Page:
What a fascinating pair to read back to back. Payment Deferred is a very modern psychological thriller which hooks the reader in from the start: an astonishing work to come up with in the 1920s by a young man at the start of his career. The Snow Kimono might also be defined as a psychological thriller, as long and meandering as Forester’s is to the point. And, again in contrast, Henshaw’s novel is the first he’d written for 25 years, having a normal career after realising that there would be no money in writing for him.
I suspect that Henshaw is too clever for me. I spent too much time wondering what I was doing. Whereas CS Forester knows exactly what you are doing. Following the journey this simple question takes you on: will the murderer get away with his deed? And despite – or perhaps because of – the implications of the title, the reader is sort of barracking (in the Australian usage of the word) for the petty man who acts on this big idea.
The Guardian said of Simenon’s books that they
… focus on the tensions that lead a person to an extraordinary act such as murder. Through Maigret, who works primarily from intuition rather than procedural techniques, Simenon explores the psychology of his protagonists. The focus on people and setting is emphasised by the extremely spare language which is a feature of all his work.
The Encyclopedia Britannica (1993) said ‘Simenon’s central theme is the isolated existence of the neurotic, abnormal individual. Employing a style of rigorous simplicity, he evokes a prevailing atmosphere of neurotic tensions with sharp economy.’
This could so easily be a description of Payment Deferred, published five years or so before Simenon’s first non-pulp books. I wonder if that’s a coincidence? Equally the setting, a down-at-heel neighbourhood, a lower middle-class family who are living beyond their means and with nothing much to show for it. And a one-off opportunity. Never for one moment does William Marble think of using his position in the bank to illegally syphon off funds to sort his situation. But when a nephew appears out of the blue with a large amount of money in his pocket, he conceives on the spot a murder. That juxtaposition of moral lines is always fascinating to observe.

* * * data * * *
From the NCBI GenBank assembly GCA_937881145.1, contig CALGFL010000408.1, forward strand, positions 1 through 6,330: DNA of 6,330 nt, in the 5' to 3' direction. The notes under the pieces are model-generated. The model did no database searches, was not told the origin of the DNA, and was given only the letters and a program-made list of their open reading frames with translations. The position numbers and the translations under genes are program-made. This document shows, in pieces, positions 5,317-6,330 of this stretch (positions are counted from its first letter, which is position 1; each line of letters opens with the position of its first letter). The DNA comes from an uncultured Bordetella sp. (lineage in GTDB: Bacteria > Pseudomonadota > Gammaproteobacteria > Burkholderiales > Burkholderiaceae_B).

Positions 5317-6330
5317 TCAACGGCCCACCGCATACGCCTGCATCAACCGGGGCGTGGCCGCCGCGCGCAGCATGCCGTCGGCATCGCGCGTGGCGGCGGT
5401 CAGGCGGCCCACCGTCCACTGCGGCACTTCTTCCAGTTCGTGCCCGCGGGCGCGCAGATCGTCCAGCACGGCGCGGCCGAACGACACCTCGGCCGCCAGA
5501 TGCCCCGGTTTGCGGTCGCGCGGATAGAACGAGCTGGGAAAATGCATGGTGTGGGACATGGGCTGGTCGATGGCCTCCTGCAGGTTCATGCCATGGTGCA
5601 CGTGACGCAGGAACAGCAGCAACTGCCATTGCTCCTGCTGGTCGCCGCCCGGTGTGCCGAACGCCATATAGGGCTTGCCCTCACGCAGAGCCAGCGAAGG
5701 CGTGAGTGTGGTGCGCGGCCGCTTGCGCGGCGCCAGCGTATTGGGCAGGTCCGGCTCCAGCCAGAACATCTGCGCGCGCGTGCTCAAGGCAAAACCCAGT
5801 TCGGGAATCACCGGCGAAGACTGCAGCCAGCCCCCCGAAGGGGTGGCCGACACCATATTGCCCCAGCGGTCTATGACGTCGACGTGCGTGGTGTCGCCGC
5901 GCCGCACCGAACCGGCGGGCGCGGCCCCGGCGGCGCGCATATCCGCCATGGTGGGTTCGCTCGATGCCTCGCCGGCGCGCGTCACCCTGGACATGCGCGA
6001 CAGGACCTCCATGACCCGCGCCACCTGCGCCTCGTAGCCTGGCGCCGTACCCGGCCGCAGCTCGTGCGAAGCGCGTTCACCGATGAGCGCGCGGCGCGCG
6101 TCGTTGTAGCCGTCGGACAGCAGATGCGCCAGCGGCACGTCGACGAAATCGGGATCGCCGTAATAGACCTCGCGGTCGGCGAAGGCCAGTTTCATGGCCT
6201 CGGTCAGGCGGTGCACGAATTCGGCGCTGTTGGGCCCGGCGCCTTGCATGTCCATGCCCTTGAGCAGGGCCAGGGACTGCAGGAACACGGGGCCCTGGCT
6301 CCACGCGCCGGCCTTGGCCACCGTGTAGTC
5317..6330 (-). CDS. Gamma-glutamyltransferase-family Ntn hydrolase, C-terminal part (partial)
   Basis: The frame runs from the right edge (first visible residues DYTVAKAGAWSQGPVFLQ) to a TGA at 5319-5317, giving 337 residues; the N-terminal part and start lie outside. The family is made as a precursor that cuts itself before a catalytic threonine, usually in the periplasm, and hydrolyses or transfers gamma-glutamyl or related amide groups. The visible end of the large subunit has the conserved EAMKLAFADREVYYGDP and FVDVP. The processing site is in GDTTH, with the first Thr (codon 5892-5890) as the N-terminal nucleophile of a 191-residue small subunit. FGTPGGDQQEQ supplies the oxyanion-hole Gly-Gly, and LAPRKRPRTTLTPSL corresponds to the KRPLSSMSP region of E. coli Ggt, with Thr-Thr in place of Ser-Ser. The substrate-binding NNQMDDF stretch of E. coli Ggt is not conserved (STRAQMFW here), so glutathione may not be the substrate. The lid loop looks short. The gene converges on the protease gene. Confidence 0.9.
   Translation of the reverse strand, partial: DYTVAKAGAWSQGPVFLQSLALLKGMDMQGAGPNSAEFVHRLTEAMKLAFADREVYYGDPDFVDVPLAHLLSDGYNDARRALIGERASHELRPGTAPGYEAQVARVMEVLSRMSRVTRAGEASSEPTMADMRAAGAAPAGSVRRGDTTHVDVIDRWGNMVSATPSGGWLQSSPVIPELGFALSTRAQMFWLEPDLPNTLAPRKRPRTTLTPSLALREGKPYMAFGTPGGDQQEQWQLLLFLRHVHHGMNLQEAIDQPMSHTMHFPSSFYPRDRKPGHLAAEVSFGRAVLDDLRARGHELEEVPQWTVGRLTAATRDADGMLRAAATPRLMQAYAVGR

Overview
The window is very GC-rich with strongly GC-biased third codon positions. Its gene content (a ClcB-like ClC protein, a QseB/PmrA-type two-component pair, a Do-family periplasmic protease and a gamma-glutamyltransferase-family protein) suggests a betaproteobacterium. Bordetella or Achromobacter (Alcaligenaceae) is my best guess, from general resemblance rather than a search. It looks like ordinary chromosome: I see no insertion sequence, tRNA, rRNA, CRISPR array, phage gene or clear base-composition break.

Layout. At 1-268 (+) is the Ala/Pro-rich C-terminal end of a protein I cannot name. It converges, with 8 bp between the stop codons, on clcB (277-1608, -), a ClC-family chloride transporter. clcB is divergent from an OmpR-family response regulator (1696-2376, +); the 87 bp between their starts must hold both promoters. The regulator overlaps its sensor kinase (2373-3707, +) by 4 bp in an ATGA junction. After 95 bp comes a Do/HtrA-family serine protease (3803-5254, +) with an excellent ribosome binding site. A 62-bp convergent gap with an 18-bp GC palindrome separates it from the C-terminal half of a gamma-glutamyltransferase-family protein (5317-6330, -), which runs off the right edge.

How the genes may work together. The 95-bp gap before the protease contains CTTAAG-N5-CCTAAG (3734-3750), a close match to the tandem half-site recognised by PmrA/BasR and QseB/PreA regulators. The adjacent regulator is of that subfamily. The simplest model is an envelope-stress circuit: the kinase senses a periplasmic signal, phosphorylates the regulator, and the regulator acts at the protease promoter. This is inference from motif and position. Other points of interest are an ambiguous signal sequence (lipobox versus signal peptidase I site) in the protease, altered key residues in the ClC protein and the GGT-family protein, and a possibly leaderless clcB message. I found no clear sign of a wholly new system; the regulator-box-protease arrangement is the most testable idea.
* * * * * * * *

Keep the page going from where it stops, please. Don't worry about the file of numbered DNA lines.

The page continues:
From there on things could scarcely have gone better for Marble, but his psychological spiral downwards is inevitable. He isn’t a psychopath, in other words. Just a rather unpleasant, unattractive loser whose wife feeds off his odd kind word and forgives him everything, including the murder when she finally figures it out. And then, despite her best intentions, she is the undoing of him. It’s a really neat story.
The Snow Kimono is full of exquisite description of place, exactly as a Japanese work should be. Overfull when it first went to an editor, I gather, who insisted that some 40K of words be removed. Even then, I don’t know if that decision was harsh enough. But then perhaps there was a danger that it would be trimmed to a point where it became obvious that none of it needed to be there.
I really don’t mean to be rude to the book in saying this. It ran the gauntlet of several dozen rejections before not only being accepted for publication, but also becoming the winner of a prestigious prize, all monies gratefully received. It is beautiful. But the amalgamation of the stories in it were’t adequate for me. What has the Inspector’s life got to do with the story he is meanderingly and episodically told by his odd neighbour? I didn’t feel like any of it fit together properly. I don’t really understand why it couldn’t instead have been a story, more simply and economically related, of the neighbour’s experiences.
Am I being unfair in saying that? I think Henshaw must be a totally amazing person and I’d love to invite him to dinner and fawn over his erratic, episodic literary career which is even more unlikely than the fiction he weaves. But I still didn’t like this novel enough and it’s one of those times where I feel like I’ve let a book down.
I can’t believe Payment Deterred isn’t a celebrated classic and I’m most grateful to Kate McCallum for giving it to me.